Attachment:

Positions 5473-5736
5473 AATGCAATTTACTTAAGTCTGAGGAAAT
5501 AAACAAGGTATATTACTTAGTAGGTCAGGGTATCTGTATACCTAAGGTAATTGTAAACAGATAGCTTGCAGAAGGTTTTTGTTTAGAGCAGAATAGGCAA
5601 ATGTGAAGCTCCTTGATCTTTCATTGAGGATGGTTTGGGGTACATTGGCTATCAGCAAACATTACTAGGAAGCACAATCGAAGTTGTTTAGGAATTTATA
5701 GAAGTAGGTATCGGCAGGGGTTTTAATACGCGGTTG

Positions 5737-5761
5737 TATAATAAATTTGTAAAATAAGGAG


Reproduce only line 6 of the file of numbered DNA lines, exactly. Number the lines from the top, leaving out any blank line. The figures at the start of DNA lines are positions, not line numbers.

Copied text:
Positions 5737-5761